FIG. 9 shows a first table 500 with five position values for each of a left collection array and a right collection array and a second table 502 showing the values for an accumulated left to right collection array and an accumulated right to left collection array in accordance with one embodiment of the present invention. In this embodiment, the first table 500 includes an array of left collection values and an array of right collection values. The second table 502 includes an array of left accumulation values and an array of right accumulation values for column 1 row 1, column 2 row 1, column 3 row 1, and column 4 row 1 of the table 440 described in reference to FIG. 8. In one embodiment the first table 500 is a recording table used to retain the encoded data from the nodes of the HTML document tree that include the dimensions of certain cells in a table to be displayed. Once the first table 500 has been inputted with the encoded data, when processed at a later time, the first table 500 can show the values of the left and right accumulation data in the second table 502. In one embodiment, the second table 502 is a retrieving table. In such an embodiment, the data from the first table 500 may be utilized to retrieve the data into the second table 502 through use of algorithms described herein. The first table 500 and the second table 502 are used to calculate the table layout values for column widths and row heights. A set of the first table 500 and the second table 502 may exist for each of the arrays of variables (i.e., XCOLMIN, XCOLMAX, XCOLPIX, and XCOLPCT) for column widths and for each of the arrays of variables (i.e., YROWMIN, YROWMAX, YROWPCT, and YROWPIX) for row heights.

In this embodiment, the first table 500 is generated to include a left collection array and a right collection array with each array having positions for M+1 values with M equaling the number of columns in a table layout. Each of the positions starts with all zeros and is filled in with values as determined by the values of the cells as stored in nodes of the HTML document tree. The left accumulation values are encoded into the left collection array and the right accumulation values are encoded to the right collection array. This encoding of data enables the powerful storing of column widths for each specific column. Thus, by inputting certain values into the first table 500 that produce the values of the second table 502 when the two above equations are utilized, the values of the second table 502 may be intelligently recorded in the first table 500. Therefore, when the values for the second table 502 are to be retrieved, the values of the first table 500 may be processed with the left accumulation equation (W1[i]=x[i+1]−x[i]) and the right accumulation equation (Wr[i]=x[i]−x[i+1]) to produce the values of the left accumulation row and the right accumulation row respectively of the second table 502. W1[i] is a left accumulation value for column width as a function of i. Wr[i] is a right accumulation value for column width as a function of i. The variable x[i] is a variable in position i of a collection array of the first table 500 while variable x[i+1] is a variable in position i+1 in a collection array of the first table 500.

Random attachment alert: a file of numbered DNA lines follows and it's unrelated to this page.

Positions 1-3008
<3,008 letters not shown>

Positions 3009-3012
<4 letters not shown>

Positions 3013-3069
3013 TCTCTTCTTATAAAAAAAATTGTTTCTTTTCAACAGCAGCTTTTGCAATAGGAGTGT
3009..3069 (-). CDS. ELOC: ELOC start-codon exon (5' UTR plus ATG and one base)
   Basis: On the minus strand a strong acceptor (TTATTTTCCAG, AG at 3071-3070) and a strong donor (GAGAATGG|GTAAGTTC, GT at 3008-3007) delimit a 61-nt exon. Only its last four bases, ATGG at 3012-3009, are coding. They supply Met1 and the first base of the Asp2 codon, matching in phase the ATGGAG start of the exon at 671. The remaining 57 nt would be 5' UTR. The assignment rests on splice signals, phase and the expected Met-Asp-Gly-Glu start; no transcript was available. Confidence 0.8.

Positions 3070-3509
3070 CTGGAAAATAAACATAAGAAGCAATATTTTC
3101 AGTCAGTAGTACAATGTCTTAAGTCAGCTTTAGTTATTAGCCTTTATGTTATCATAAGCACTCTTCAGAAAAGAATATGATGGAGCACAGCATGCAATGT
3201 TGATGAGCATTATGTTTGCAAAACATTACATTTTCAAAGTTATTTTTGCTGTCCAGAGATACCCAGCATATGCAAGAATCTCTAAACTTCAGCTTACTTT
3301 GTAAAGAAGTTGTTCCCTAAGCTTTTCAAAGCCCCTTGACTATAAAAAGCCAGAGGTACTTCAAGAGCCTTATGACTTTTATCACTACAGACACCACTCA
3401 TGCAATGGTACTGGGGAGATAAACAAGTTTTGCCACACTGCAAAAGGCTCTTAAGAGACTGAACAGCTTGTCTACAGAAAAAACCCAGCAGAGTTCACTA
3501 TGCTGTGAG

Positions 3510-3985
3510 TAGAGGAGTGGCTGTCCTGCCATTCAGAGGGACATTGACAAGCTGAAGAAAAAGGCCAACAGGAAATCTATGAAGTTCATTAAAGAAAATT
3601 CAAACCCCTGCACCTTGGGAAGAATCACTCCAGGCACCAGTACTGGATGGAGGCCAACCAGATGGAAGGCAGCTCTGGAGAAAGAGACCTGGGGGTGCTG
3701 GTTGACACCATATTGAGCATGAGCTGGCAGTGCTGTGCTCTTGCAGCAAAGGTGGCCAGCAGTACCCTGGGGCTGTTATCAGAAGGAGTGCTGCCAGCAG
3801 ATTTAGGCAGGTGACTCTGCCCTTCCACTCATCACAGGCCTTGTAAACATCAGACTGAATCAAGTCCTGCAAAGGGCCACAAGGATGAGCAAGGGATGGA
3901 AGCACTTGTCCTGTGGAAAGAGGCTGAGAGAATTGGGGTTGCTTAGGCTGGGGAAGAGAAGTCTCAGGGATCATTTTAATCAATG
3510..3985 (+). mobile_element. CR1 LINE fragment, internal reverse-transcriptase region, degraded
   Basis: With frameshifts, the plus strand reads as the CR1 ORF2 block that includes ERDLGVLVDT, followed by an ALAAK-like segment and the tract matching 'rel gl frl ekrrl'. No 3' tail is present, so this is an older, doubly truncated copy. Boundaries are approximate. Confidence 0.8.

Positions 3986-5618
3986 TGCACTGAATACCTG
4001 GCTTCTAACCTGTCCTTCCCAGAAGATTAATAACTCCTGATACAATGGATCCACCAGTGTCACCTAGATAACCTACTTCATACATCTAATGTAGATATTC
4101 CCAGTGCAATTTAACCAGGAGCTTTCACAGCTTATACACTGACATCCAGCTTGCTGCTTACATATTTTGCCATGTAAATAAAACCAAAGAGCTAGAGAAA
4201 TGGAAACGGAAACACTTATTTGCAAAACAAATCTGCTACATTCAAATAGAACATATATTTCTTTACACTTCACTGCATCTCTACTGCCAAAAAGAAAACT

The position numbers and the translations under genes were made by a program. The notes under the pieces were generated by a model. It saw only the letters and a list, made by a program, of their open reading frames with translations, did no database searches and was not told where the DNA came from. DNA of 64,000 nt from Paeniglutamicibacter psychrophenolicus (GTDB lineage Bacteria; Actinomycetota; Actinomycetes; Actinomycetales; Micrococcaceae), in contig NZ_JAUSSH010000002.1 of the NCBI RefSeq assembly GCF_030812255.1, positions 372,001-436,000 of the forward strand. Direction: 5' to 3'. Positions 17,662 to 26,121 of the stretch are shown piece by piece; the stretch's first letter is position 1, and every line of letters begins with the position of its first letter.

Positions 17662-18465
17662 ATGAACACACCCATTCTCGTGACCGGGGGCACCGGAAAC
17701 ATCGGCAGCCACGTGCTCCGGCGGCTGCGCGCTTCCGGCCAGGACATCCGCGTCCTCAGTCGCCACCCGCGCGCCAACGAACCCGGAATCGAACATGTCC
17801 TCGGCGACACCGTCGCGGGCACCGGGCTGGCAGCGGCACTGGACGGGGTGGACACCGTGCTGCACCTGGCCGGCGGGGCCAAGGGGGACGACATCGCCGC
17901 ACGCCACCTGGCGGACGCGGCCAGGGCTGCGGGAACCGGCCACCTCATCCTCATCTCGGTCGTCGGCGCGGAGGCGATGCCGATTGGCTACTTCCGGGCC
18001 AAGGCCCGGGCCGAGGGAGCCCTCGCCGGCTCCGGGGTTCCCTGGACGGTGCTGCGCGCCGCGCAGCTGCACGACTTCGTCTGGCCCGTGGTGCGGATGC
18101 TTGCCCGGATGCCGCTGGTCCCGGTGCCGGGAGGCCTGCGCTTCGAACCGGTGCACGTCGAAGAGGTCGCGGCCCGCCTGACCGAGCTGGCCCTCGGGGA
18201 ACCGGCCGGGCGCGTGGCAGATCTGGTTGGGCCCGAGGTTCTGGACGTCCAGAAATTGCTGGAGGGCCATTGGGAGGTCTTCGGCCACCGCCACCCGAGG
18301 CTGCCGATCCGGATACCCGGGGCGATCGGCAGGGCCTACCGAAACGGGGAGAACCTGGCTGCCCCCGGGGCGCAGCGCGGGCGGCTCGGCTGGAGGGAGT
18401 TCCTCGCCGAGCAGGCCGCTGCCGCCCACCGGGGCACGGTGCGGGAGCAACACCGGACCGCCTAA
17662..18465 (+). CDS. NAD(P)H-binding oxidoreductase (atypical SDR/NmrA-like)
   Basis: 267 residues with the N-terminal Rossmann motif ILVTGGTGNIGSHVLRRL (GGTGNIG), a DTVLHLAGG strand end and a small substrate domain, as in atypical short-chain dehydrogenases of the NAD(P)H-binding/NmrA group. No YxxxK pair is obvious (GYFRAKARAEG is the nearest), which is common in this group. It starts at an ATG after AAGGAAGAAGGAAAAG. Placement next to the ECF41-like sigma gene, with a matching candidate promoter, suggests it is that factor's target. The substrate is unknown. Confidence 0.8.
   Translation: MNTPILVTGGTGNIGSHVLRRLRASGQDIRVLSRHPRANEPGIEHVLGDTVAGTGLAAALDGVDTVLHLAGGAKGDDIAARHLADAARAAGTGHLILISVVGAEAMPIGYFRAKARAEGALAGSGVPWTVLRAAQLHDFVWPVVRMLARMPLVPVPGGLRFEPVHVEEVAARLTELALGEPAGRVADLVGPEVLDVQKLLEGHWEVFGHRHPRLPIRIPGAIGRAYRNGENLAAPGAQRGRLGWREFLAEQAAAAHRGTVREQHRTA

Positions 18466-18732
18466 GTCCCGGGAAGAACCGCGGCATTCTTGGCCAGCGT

In one exemplary embodiment, if the second table 502 has four columns and two rows then the first table has two sets (for the two rows) of five numbers (or M+1 where M is the number of columns) are utilized in the first table 500. Therefore, the first table 500 has a first set of five values for a left collection array and a second set of five values for a right collection array. It should be understood that the first table 500 and the second table may have any suitable number of rows and columns depending on the display desired to be shown. The processing of the first set of five values (left collection) and the second set of five values (right collection) may generate the left accumulation values and the right accumulation values in the second table 502.

When the values for the first table 500 are derived and inputted from the values of the cells in nodes of the HTML document tree, the values for positions 0 (P0) through 4 (P4) of the left collection array in the first table 500 are generated as well as the values for positions 0 (P0) through 4 (P4) of the right collection array. Therefore, in one example, five values are inputted for each of the collection arrays of the first table when there are four columns. Thus where there are M columns and N rows, each of the collection arrays have (M+1) values when the collection arrays contain values for column widths or (N+1) values when the collection arrays contain values for row heights. The method for inputting data into the left collection arrays and right collection arrays are described in reference to FIG. 7A.